Creating a club for a better environment

(TIGARD) — When Zoey Godfrey was a third grader at Templeton Elementary School, she decided she wanted to do something to help slow climate change.

As far as she remembers, 10-year-old Zoey Godfrey’s focus on the environment dates back to kindergarten, when she observed plastics scattered around local waterways. Frequent canoe trips with her family over the years also showed just how much trash is in rivers.

So Godfrey approached her school’s associate principal — Michelle Massar, who became Godfrey’s biggest advocate — to ask if she could start a club at school. Massar said Godfrey could, and before long, the Peace Club was born.

“It’s a club that focuses on the environment, and we try to raise awareness of how much the environment is suffering,” Godfrey said.

Now a fifth grader at Templeton, Godfrey’s Peace Club is in its third year and is the only student-led club at the school.

The club creates lessons on the environment for classroom teachers, which has resulted in a website for Peace Club updates and projects. The Peace Club has also advocated for a districtwide recycling program, and Godfrey ended up meeting with administrators from the Tigard-Tualatin School District to propose her plan.

She’s also directed multiple videos on environmental topics.

“We’ve done some on recycling and raising awareness. I think that awareness one was very special because everyone just says, ‘Leave it to the adults. They’ll handle (it).’ But then we’re going to be the next series of adults, and then (if) there’s nothing done, we’re not going to have an earth anymore,” Godfrey said.

As a third grader, Godfrey wanted to share her environmental concerns with a lawmaker and fired off a letter to U.S. Rep. Suzanne Bonamici. The federal legislator shared Godfrey’s concerns about a variety of issues, including the problems caused by microplastics finding their way into marine life.

“Thank you so much for your letter and for sharing your concerns about climate change,” Bonamici wrote. “I’m glad you care about climate change because it’s a very important issue that is affecting Oregon, our country and the world. I have made it a top priority in Congress, and I’m working on our science-based Climate Action Plan. I’m also working on the issue of plastic pollution, especially in the ocean.”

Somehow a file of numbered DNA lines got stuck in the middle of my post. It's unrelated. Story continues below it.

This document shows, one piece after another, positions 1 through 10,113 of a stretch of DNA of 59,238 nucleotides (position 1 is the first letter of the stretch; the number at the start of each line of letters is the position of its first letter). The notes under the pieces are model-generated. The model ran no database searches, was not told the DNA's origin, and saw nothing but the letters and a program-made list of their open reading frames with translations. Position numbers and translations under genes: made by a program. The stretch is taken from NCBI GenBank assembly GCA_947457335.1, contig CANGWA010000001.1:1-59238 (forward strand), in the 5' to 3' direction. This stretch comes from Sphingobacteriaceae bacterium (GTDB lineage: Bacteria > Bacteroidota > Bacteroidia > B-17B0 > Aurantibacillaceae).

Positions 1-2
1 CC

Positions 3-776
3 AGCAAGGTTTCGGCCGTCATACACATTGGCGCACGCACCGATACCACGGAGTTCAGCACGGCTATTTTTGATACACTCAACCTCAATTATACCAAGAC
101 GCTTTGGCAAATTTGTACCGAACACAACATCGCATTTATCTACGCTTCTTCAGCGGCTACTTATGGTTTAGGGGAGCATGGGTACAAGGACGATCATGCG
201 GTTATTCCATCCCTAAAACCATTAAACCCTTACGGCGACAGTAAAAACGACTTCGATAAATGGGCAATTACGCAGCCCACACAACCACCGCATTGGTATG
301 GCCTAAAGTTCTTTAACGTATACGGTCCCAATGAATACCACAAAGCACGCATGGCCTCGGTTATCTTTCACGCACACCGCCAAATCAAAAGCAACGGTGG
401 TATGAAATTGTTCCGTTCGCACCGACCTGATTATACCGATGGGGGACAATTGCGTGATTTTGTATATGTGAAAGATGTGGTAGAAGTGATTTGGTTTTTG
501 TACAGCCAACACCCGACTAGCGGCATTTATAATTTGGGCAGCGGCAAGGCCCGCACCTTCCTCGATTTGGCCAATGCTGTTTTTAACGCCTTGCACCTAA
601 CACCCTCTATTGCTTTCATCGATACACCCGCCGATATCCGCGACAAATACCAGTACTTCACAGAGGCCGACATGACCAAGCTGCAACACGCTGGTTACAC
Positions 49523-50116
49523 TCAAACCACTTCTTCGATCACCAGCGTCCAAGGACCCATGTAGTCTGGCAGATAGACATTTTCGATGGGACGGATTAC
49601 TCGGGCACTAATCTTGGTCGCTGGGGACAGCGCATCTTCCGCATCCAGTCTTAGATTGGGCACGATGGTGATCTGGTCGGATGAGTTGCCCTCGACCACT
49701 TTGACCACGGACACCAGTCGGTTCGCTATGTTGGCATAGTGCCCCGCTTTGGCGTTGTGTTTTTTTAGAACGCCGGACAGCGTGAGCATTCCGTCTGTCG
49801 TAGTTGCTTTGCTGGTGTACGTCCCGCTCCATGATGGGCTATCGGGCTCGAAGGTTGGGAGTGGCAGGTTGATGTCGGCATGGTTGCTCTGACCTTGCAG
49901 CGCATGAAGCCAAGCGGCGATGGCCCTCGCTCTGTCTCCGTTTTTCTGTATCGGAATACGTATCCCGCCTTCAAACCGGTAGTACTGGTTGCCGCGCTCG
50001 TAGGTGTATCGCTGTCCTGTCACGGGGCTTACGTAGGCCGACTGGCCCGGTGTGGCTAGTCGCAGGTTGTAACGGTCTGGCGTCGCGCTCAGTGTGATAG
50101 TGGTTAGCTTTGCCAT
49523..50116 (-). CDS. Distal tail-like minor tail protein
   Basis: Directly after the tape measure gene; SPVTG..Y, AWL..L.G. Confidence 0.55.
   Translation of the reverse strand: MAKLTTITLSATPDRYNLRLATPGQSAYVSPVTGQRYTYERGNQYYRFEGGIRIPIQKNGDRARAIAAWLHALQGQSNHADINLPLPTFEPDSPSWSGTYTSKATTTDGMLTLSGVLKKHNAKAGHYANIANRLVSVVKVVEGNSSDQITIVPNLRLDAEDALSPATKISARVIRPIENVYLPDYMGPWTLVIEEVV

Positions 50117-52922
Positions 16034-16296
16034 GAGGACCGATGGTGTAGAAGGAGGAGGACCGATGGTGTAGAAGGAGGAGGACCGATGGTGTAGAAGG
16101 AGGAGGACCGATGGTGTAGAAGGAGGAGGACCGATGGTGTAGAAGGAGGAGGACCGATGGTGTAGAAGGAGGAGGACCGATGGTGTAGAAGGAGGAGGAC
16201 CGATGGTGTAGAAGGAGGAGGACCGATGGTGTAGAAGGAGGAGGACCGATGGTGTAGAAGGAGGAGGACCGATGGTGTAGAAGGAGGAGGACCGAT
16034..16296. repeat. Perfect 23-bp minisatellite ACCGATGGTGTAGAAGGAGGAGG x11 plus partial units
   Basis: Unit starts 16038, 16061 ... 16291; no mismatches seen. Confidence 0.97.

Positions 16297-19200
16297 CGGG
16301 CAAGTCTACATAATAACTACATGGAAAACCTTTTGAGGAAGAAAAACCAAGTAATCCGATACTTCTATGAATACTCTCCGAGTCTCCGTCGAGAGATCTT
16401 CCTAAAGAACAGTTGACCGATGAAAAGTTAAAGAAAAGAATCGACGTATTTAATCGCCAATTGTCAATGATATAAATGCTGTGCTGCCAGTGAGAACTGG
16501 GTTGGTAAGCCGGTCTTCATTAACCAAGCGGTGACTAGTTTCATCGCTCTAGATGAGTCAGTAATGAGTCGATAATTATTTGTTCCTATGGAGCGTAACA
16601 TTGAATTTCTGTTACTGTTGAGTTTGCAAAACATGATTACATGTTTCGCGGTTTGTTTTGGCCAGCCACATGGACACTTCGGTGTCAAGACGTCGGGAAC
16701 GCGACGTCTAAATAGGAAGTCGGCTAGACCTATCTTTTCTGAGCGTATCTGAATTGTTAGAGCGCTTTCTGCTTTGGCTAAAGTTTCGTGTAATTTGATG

Bonamici ended the letter by writing, “I appreciate your suggestions and ideas you sent. Young people like you inspire me to fight for the health of our planet and protect our environment for generations to come,” adding that she hoped Godfrey would continue to advocate for creating a balanced ecosystem.

Godfrey is currently in the process of ensuring the Peace Club continues when she moves to middle school next year and has been meeting with middle school students, teachers and administrators to ensure that happens.

Godfrey’s environmental activism over the years has been inspired by numerous people, including primatologist and anthropologist Jane Goodall, who is considered by many to be the world’s foremost expert on chimpanzees.

“I just love that she proved everyone wrong, like saying that chimps do use tools … she’s so amazing,” said Godfrey.

Another of Godfrey’s inspirations is Greta Thunberg, the Swedish environmental activist who has been challenging world leaders to take action on climate change since she was 15 years old.

Godfrey said she admires Thunberg’s youth and that “nobody before that really thought that a kid could do so much in the world, but then she came out there and proved everyone wrong, that young kids actually can make a change.”

The Templeton Elementary School student also practices what she preaches by attending work parties at a forested area near her house, where she and others volunteer to strip invasive plants off trees and plant new greenery.

For the future, Godfrey said she’d like to do more to learn about animals and advocate for the environment.

When she’s not working for environmental change, Godfrey spends her free time in acting classes and reads extensively on various animals and natural elements.

In addition to being a Girl Scout, Godfrey has competed in the regional competition for the Oregon Battle of the Books, where her school has won twice.

Godfrey also is a big fan of “Jeopardy,” the nightly game show.

“I love that it quizzes you, and I’ve gotten a lot of environmental categories right,” she said.


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